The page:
Three Questions

Three Questions: Zikria Syed, VitalTrax

January 22, 2018

CWWeekly presents this feature as a spotlight on issues faced by executives in clinical research. This week, writer Karyn Korieth spoke with Zikria Syed, co-founder and chief executive officer of VitalTrax, which has developed a clinical trial network called PatientWing that makes it easier for patients to find and enroll in clinical trials.

Q: The industry is starting to appreciate the importance of patient centricity, but there is little consensus about what it means. How do you define patient centricity?

A: The industry is still trying to figure out what patient centricity means. Many times, when people in the industry talk about patient centricity, they mean engaging patients in a conversation about clinical research. But we need to go beyond that. For that, we can take a cue from other industries, which want to service the customer. The patient is the customer, even in a clinical trial. Service begins with helping patients find clinical trials, engaging them, making it easy to participate, keeping them informed and allowing them to give feedback on their experience. 

Today in clinical research, patients are treated as subjects, not partners. When they participate in a trial, they don’t know much about the trial beyond their own participation. For example, they are not informed whether the drug was approved or not and have to seek out that information on sites like or scour industry publications. They deserve to know. Providing that information directly to patients can significantly improve their experience in the clinical trial. Technology can be used to create a secure channel to enable that communication. 

Q: While patient-centric drug development has become a buzzword, the industry has been slow to implement processes and programs that achieve this goal. What can be done to drive adoption of patient centricity in clinical research?

A: It requires a longer-term strategy of informing and empowering patients then enabling them to participate in clinical trials. 

Given the pressures the industry is under to bring new treatments to market, pharma companies and CROs are focused on recruiting for their current trials and not as focused on the longer-term approach to expand the population of patients willing to participate in clinical trials. With the focus on current trials, they want to use databases to seek out the patients, find them, talk to them and bring them into the trial. What they are doing is like direct marketing. This is a very tactical solution as opposed to informing, educating and empowering patients to make their own decisions. A strategic solution gives patients the power and the ability to easily find clinical trials and enroll in them. No one ultimately knows for sure what will work, but I think empowering patients is where the industry needs to go to grow the patient population in clinical trials.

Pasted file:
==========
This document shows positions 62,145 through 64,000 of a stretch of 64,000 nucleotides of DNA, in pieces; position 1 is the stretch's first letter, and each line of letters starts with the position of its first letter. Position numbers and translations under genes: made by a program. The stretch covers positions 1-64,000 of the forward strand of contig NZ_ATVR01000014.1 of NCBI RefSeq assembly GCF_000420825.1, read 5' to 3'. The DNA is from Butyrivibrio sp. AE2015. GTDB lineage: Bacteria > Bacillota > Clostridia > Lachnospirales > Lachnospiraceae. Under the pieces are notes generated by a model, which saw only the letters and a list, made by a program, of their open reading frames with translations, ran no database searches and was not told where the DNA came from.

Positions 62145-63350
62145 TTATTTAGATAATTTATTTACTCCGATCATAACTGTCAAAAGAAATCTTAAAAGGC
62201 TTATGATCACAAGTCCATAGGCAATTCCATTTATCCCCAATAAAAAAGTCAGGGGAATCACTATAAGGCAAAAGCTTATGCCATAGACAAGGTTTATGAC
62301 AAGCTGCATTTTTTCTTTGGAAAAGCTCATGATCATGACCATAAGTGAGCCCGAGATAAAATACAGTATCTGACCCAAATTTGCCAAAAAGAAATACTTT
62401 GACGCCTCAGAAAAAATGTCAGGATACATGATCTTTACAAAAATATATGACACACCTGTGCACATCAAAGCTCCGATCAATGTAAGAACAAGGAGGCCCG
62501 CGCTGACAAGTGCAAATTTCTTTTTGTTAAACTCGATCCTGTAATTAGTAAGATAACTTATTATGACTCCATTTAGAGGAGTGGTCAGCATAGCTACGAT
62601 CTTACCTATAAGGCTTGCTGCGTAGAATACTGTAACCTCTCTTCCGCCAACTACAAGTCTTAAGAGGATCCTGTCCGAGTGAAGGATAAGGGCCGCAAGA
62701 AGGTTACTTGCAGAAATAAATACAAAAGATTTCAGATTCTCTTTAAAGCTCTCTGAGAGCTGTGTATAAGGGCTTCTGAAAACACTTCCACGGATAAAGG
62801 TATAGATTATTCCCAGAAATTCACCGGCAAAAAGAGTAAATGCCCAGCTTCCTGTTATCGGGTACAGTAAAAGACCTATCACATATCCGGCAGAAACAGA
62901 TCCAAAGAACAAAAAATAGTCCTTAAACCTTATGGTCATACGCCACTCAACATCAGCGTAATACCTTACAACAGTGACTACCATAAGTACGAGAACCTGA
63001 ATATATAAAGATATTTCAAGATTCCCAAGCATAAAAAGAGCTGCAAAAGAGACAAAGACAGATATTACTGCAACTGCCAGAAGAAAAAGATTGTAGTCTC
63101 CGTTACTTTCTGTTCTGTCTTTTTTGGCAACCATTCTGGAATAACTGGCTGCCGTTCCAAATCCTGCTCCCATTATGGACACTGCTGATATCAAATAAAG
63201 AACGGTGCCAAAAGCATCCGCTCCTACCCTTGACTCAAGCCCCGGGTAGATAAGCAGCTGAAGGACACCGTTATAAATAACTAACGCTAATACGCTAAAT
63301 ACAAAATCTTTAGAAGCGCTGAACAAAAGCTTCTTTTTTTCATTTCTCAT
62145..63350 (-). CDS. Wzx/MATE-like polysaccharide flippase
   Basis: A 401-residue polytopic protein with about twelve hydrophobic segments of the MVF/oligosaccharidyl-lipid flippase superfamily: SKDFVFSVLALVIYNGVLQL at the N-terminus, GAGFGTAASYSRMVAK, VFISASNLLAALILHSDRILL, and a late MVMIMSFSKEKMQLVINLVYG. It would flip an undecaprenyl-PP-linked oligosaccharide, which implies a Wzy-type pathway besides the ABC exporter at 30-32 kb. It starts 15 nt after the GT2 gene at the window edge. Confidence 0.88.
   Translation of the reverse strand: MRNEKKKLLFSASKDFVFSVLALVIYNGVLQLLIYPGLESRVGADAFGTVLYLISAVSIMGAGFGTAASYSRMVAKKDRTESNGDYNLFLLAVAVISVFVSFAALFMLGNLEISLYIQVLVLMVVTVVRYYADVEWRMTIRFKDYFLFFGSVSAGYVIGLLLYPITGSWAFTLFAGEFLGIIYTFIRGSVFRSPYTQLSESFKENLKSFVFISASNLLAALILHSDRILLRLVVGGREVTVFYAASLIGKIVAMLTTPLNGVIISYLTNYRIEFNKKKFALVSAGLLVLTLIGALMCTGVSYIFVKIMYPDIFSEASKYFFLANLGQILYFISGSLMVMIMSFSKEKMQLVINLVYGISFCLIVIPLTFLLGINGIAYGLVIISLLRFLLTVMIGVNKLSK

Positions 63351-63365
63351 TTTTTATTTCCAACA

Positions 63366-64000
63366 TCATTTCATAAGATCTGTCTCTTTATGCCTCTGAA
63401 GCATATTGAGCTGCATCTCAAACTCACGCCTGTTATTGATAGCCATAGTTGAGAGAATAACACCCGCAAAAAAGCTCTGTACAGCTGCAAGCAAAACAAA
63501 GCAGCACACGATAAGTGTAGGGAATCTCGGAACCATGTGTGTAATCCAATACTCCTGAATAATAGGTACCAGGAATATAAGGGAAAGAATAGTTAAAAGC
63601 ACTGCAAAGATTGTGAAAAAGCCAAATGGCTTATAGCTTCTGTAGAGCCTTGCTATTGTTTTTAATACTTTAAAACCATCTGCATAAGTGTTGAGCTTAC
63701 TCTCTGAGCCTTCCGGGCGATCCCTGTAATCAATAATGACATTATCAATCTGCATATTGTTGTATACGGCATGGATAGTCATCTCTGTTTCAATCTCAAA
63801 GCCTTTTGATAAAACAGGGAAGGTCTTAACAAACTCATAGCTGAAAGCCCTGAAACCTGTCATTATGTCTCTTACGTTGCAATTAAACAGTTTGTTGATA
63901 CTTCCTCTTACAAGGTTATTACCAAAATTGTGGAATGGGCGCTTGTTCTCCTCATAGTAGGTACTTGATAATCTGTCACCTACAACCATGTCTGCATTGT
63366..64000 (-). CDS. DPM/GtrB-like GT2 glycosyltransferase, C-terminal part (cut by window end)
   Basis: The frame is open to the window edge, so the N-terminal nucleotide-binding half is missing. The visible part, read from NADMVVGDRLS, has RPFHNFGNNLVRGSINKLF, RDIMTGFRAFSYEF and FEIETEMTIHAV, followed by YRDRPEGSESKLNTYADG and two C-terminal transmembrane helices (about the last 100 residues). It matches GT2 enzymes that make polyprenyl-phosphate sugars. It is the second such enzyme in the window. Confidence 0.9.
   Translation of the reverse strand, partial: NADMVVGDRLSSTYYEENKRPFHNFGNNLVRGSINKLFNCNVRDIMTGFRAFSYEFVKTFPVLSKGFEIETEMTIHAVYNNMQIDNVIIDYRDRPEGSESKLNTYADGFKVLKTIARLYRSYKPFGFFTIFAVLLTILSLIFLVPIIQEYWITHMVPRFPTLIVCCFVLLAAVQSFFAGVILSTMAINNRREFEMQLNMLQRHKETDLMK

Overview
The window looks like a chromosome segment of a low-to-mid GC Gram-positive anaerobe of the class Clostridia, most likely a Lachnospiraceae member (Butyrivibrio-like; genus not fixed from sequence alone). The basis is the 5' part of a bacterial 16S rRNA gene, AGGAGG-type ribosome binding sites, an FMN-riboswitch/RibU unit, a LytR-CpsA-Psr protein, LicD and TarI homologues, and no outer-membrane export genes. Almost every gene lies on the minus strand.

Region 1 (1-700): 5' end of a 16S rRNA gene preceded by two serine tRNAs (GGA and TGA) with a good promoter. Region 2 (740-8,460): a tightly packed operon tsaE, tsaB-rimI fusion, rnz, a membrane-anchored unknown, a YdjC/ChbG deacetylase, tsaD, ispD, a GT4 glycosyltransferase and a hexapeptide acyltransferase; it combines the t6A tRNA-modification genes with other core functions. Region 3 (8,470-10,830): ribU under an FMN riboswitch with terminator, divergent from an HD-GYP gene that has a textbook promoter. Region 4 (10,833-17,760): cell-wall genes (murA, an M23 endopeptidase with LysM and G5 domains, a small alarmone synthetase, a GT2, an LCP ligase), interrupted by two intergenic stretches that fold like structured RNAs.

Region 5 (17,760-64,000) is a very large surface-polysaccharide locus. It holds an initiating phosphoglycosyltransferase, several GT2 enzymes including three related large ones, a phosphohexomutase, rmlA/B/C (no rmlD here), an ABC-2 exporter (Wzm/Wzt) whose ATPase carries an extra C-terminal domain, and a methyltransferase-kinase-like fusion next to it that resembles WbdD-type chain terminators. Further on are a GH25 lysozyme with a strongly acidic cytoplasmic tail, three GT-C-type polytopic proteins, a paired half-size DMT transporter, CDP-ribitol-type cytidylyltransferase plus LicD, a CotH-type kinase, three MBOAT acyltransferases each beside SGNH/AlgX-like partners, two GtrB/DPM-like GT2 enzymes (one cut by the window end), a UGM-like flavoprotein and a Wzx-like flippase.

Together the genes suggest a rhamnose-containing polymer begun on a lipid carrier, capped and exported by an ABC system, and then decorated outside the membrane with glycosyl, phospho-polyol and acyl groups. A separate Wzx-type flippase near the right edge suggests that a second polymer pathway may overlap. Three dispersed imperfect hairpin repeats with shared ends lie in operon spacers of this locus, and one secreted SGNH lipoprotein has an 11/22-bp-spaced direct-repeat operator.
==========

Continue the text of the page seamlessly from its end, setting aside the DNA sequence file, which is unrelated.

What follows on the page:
Q: Many studies have found that online clinical trial registries are difficult to navigate and don’t provide the information patients want before considering clinical trial participation. How can this issue be addressed?

A: The industry tends to be extremely risk averse. Pharma companies are very cautious when describing clinical trials, so they do a poor job of explaining how a treatment could benefit patients. Clinical trial listings often include technical jargon and trial procedures, but not why they are doing the research and how it brings something new that improves on existing treatments. It’s a deep, systemic problem in the industry. It is left to the sites to inform patients about the research study. But many times, the sites are not the ones sponsoring the trial and are the vehicle for executing the trial, so they can’t really talk about it the same way the sponsors could.

I am hopeful that a more open, crowdsourcing-type model will enable better patient engagement where both sides can communicate more openly. Technology has revolutionized many industries. If you think about Airbnb, it’s all crowdsourcing. In clinical research, while it is difficult to adopt new technologies, these types of ideas hold some of the biggest promise. 

Our vision is to create a database of clinical trial listings and provide a crowdsourcing model that encourages sites and sponsors to update the information and publish the information that is helpful to patients. In addition to basic trial information such as the number of visits, duration and the drug, they could explain what to expect in the trial and why patients should participate. This gives sponsors a great vehicle to publicize their trials. Similarly, sites can opt in and promote themselves, since sites are interested in being known in the local region as somebody who conducts clinical research. Since it’s a completely open network, anybody can go in and see the information. Patients can type in a condition and a geography and get a list of trials. If they clicked on a trial, it would give them more information about the trial and allow them to apply online. 

It’s about empowering people to share their information. We believe it encourages greater sharing of information when everybody can see it. People maintain their profiles on LinkedIn and Facebook because others can see it. It’s a more sustainable, meaningful model. I don’t think anyone would disagree that the industry needs to be more strategic in recruiting patients. The timing is right for change in the industry.